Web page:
AUD : Dipping as GDP Contracted
(Wed, 3 Jun 2020). The Australian Dollar pulls back from January-highs despite 1Q GDP print beating market expectations. Contraction of 0.3% in the first quarter of 2020 paves way for technical recession. The Australian Dollar lost ground after trading at its highest levels since January as Australia’s 1Q Gross Domestic Product (GDP) report signals the end of a 28-year run of economic expansion.
Despite beating market expectations for a 0.4% contraction, the 0.3% decline in the growth rate is almost certainly to be followed by a drastic contraction in the second quarter of 2020, which would push Australia into a technical recession. So far, this news has only dampened the recent surge in AUD/USD, with the exchange rate appreciation as much as 27% from the March low (0.5506).
Nevertheless, the 1Q GDP report helps to confirm the views expressed by the Reserve Bank of Australia as Governor Philip Lowe insists that “the depth of the downturn will be less than earlier expected.” With the reality that most of the fallout from COVID-19 occurred during the current quarter, the lagging nature of the GDP report doesn’t provide the most accurate roadmap. In turn, second quarter data will illuminate to greater detail the overall contraction suffered by the local economy and provide an accurate baseline to measure true economic progress.
Nevertheless, attention will remain focused around the strength and speed of the local economic recovery as social distancing restrictions are gradually relaxed. The “substantial, coordinated and unprecedented easing of fiscal and monetary policy” seems to be successfully nursing the economy through the “biggest economic contraction since the 1930’s” as the local manufacturing industry bounces back from the largest single-month drop on record in April, while the unemployment rate has fared better than market expectations, despite jumping to a 5-year high (6.2%).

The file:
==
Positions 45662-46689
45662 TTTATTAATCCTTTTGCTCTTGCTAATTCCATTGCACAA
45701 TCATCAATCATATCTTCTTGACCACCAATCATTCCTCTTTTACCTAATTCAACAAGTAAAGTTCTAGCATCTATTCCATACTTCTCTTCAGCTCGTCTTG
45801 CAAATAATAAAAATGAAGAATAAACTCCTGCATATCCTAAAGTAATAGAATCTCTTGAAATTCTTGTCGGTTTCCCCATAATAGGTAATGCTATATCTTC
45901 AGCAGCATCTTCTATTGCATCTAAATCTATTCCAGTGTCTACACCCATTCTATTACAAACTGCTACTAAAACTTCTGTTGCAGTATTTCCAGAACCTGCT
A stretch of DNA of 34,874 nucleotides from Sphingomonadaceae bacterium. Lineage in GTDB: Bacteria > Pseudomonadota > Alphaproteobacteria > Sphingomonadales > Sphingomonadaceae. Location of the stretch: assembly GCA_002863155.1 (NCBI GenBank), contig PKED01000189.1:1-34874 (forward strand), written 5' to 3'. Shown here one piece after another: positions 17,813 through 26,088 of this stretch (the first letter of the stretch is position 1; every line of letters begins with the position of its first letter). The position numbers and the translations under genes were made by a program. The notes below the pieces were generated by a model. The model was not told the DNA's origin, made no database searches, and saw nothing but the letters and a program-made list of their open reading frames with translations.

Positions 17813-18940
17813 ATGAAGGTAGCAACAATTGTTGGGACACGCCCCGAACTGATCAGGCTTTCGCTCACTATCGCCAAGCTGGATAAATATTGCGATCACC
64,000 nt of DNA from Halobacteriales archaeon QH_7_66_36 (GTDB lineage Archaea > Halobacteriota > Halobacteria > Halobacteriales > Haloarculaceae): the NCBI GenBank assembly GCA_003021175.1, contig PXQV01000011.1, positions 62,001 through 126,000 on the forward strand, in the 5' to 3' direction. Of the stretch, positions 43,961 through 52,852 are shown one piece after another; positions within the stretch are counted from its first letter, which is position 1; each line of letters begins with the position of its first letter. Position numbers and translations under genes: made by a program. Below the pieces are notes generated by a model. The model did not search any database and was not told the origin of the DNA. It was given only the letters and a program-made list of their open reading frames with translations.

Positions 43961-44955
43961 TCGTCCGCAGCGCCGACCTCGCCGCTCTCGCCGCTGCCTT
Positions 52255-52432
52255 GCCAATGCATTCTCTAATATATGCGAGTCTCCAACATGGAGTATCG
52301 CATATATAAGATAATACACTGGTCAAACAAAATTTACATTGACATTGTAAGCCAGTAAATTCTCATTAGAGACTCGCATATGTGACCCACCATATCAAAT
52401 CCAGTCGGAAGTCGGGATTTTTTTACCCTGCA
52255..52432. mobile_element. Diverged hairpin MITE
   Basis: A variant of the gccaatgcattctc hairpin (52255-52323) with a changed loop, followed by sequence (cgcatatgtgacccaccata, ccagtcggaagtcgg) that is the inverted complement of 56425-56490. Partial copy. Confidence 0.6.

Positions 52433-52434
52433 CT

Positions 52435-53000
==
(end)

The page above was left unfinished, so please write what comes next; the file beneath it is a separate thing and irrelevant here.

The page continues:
However, a degree of luck has also sheltered Australia from the brunt of the COVID-19 fallout as Vale, one of the biggest iron ore producers in the world located in Brazil, suffers from infectious outbreaks among its workforce. These outbreaks have forced the Brazilian conglomerate to continue operations with minimal staff, severely disrupting production and presenting an opportunity for Australian mining companies to fill the gap.
The surge in iron prices has helped propel the AUD back to its January-highs as the rebound in Chinese manufacturing has increased demand for Australia’s main and most valuable export. Although this pivotal relationship has been tested in recent weeks, the announcement of China’s largest stimulus package since 2008 should continue to fuel demand for iron ore as the world’s second largest economy looks to restore economic activity to pre-crisis levels.
Looking forward, attention will turn to ISM Non-Manufacturing data along with the Factory Orders report coming out of the US, with the service sector expected to face most intense slowdown since 2009. Continuing jobless claims data will provide a thermometer of the US jobs market ahead of the Non-Farm Payrolls (NFP) report, with expectation of a slight decrease in the number of claims as states continue to roll back restrictions. Australian retail sales may also be of interest as the social distancing restrictions enforced in April could see a record print of -17.9%.
GFS ASIA TEAM
- just now